Archive for March, 2014

Philadelphia Museum of Art Teacher Profile by Steve Wills (from 2008)

March 9, 2014

1“The most important thing is getting the kids to own their art for themselves and express what they think about it—for them to verbalize their ideas and put their mark on the paper.”

This is the primary mission for Barbara Pfeiffer—who one day recently taught a second and a fourth grade class at one area school and followed with a first and seventh grade class at another school. It is a schedule requiring flexibility and travel, and represents the culmination of a long journey for Barbara: founder and director of Art Aware, an art appreciation program for inner city elementary school students in Camden, New Jersey, and Philadelphia.

Barbara’s journey, even at its earliest stages, cultivated an appreciation of other cultures and how art can represent that appreciation. “Born and raised in Manhattan, I attended Marymount School, across from the Metropolitan Museum of Art. Music, art, theatre, and literature were integral to my upbringing. A BA in communication from the University of Michigan led to an administrative assistant job in New York City at Franklin Book Programs, a publisher of American classics in foreign languages.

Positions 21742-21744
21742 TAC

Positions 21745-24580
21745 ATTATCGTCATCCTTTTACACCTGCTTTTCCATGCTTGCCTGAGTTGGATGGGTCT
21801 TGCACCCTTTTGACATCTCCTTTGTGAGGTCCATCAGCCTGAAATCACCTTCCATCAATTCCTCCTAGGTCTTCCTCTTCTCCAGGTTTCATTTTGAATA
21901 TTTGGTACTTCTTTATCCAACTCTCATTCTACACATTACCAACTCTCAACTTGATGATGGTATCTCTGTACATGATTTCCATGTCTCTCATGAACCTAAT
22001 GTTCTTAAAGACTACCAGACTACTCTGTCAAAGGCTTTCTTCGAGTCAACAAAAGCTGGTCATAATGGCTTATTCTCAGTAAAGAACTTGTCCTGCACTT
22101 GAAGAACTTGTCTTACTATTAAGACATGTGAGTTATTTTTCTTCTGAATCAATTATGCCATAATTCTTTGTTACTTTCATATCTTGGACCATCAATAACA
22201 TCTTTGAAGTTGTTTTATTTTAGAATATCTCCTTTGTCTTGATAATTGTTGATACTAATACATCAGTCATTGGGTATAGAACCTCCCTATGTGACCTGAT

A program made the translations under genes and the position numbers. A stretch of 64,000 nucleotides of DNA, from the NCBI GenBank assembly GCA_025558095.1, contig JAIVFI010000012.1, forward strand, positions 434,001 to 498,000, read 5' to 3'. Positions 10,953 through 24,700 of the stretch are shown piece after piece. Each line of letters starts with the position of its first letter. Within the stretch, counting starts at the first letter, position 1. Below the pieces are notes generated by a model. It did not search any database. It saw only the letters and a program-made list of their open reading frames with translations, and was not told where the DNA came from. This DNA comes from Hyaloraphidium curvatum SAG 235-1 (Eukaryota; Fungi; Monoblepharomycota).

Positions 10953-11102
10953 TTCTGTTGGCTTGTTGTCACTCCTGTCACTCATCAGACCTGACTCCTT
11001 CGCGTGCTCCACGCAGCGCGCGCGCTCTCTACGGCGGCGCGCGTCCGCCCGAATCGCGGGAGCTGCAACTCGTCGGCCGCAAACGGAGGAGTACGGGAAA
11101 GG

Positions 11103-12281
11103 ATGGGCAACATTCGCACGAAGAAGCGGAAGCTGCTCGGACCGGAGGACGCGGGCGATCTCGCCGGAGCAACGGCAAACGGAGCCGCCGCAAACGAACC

“Then I went to Tokyo for three years and taught English Conversation at Futaba Girls School (famous for Empress Michiko’s attendance). English was a vehicle for teaching about American culture—as I knew it from multicultural New York City. I also began a life-long study of Japanese culture and language.

“After Japan I did administrative assistant work at the East West Center on the University of Hawaii campus, teaching English conversation on the side and studying Japanese. My father’s health brought me to Cherry Hill where I discovered the Art Goes to School program and fell in love with it. Through reproductions of art, ancient to modern, 700 volunteers bring multicultural perspectives into the lives of 125,000 elementary students in Delaware Valley suburban schools each year.

“After my father died, I moved to Camden to start a pottery business and to start Art Aware for inner city students with the forty-year organizational model of Art Goes to School. Art Aware differs due to a lack of city parents able to volunteer. Basically, the program is the same. A few volunteers and I each partner with an art teacher in a particular school, offering interactive art appreciation presentations to that teacher’s students. In our twenty-two-year history, we have been to approximately 40 different public, charter and parochial schools in Camden and in Philadelphia— and to some schools many, many times.

“For several years in the mid-90s the Camden County prosecutor’s office produced 10,000 copies of a calendar with kids’ artwork. It was wonderful! Then the committee, of which I was a member, decided they couldn’t do it any more. I said ‘That’s terrible! Everyone loves it so. Let Art Aware take it over.’ And so we did—for a few years.

“In classes, I mixed the calendar art from the kids with pieces from well-known artists. There was this wonderful peace figure, with a cross and a peace sign, but no head. The artist was a first grader. It was a perfect segue to Picasso! Then another, by a young girl, was of a road lined with flowers, and that was a good segue to Monet.